“First Kill,” a decently executed but generic thriller, is most notable for advancing the dubious theory that the best way to help a child who is being bullied is to traumatize the heck out of him.
Will (Hayden Christensen) is a high-finance type whose son, Danny (Ty Shelton), a withdrawn 11-year-old, has become a mean boy’s punching bag at school. Will’s solution is to take his citified family (Megan Leonard plays the mother) on a trip to the small town where he spent his own boyhood and teach Danny how to hunt.
As they arrive, the police chief (Bruce Willis, understated here) advises them to stay alert because some bank robbers have recently struck and are still at large. On their first foray into the woods, Will and Danny encounter two of them. Eventually Danny ends up as a hostage to one, Levi (Gethin Anthony, in the film’s best performance), who teaches the boy more about self-confidence and dealing with adversity than Will ever did.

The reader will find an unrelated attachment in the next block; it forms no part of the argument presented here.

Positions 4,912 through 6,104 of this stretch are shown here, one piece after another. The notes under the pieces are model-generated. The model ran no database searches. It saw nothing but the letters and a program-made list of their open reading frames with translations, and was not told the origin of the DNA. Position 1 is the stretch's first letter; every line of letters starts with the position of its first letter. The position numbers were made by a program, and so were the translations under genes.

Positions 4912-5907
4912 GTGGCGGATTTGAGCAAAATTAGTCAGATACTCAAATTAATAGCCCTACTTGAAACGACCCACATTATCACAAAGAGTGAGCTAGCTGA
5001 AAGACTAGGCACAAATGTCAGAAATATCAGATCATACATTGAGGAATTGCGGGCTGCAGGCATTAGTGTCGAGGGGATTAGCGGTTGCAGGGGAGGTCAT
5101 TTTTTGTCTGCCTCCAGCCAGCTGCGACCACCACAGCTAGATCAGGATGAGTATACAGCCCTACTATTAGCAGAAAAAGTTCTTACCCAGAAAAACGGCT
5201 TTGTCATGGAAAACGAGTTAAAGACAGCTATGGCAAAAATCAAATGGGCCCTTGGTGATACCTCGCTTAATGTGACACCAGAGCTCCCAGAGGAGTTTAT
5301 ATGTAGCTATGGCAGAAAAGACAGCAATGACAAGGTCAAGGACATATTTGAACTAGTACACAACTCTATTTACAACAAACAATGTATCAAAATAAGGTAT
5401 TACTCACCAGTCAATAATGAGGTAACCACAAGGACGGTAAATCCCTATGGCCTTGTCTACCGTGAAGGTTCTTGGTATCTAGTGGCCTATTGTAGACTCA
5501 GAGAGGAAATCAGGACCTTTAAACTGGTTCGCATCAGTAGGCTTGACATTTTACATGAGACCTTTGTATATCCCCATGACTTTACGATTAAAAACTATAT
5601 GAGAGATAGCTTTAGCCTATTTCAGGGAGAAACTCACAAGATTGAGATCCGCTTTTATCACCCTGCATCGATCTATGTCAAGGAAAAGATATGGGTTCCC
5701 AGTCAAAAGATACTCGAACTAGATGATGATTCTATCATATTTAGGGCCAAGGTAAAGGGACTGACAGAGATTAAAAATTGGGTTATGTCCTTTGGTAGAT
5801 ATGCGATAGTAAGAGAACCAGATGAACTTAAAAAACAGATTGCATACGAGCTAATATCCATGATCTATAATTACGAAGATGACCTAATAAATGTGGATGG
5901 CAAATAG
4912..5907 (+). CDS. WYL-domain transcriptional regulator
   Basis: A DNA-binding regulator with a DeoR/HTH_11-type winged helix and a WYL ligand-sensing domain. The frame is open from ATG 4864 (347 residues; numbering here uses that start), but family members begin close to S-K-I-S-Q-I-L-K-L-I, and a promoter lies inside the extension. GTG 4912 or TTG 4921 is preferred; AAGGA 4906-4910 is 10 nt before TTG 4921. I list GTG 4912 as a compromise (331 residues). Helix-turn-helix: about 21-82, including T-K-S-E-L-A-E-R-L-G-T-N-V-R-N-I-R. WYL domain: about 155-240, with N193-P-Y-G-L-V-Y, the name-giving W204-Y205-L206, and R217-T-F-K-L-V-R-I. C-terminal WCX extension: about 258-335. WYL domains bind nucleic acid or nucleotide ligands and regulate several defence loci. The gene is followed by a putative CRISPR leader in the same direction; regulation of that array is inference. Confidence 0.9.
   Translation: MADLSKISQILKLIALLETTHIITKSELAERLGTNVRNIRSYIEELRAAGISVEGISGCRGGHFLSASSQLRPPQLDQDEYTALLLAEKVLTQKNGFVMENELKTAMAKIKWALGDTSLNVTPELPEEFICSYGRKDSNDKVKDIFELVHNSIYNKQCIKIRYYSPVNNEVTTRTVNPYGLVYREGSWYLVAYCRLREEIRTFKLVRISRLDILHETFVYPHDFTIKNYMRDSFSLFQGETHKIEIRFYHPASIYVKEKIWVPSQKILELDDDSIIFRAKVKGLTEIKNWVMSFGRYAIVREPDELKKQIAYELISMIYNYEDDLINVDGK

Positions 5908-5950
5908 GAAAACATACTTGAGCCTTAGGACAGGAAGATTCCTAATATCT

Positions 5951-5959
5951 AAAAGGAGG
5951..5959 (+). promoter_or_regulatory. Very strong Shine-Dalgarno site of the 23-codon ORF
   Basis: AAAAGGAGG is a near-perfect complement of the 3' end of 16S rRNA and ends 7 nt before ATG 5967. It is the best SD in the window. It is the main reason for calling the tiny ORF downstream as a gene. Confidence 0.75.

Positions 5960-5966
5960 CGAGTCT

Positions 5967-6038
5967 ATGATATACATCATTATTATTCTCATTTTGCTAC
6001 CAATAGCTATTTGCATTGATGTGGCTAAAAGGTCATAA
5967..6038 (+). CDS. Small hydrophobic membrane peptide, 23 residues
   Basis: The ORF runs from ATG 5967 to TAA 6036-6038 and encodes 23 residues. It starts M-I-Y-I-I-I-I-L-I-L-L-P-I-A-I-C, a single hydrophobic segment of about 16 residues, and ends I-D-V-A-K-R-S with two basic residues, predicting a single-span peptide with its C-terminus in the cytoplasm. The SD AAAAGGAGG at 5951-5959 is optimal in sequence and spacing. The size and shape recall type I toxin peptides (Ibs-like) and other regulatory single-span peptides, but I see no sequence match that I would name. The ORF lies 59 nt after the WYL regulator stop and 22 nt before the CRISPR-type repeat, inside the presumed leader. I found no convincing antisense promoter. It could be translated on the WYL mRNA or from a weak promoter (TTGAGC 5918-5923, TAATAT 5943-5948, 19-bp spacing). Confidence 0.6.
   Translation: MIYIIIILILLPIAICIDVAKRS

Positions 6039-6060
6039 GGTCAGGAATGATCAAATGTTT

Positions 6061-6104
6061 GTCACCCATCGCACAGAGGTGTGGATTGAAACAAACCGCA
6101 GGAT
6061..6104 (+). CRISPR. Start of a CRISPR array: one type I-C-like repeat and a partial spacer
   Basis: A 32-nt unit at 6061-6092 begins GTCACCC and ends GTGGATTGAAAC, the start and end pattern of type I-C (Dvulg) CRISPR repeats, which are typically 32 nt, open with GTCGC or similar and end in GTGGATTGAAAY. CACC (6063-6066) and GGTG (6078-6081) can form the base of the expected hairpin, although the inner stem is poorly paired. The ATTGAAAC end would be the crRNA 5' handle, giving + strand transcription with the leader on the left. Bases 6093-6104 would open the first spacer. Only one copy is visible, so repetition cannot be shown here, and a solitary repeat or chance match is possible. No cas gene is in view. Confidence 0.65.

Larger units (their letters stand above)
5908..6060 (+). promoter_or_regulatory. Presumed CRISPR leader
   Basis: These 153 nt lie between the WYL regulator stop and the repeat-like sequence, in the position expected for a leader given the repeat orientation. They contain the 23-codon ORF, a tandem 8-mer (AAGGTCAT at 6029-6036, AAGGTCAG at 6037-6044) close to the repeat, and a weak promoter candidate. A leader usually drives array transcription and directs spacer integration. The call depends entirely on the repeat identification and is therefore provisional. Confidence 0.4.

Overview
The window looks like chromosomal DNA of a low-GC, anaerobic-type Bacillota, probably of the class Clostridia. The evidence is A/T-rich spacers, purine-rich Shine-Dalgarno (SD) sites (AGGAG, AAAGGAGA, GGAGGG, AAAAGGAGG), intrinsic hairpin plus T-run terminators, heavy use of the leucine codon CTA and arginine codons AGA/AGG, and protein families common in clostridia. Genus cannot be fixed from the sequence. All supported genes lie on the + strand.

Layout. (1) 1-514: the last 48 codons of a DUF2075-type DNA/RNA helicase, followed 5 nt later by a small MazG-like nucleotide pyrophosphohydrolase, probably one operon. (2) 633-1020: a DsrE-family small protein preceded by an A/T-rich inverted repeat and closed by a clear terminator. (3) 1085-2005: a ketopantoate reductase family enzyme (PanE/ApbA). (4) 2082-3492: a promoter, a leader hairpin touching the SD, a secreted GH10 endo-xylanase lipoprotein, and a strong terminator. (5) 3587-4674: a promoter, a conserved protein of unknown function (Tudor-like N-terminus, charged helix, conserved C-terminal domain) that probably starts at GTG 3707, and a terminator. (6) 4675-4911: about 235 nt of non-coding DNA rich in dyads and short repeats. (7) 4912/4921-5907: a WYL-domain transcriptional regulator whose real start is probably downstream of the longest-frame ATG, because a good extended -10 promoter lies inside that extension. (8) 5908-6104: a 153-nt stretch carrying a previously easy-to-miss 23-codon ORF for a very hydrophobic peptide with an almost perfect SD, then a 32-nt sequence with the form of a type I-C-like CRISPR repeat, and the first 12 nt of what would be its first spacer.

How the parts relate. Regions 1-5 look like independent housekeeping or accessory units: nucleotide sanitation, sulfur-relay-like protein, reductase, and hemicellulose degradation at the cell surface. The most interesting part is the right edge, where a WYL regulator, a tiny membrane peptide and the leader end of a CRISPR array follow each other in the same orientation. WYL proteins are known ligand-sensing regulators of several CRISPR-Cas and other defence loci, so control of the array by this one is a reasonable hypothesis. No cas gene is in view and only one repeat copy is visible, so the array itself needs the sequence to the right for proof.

But to learn inner strength Danny sure does have to witness a lot of carnage. In addition to jumping on the anti-bullying bandwagon that is so popular on television and in film at the moment, the movie tries for a second bit of topicality by including a subplot pegged to the high cost of health care. It’s an awkward attempt, and the movie, directed by Steven C. Miller, doesn’t hold a lot of surprises, but there is worse terror-in-the-woods fare out there — rather a lot of it, in fact.
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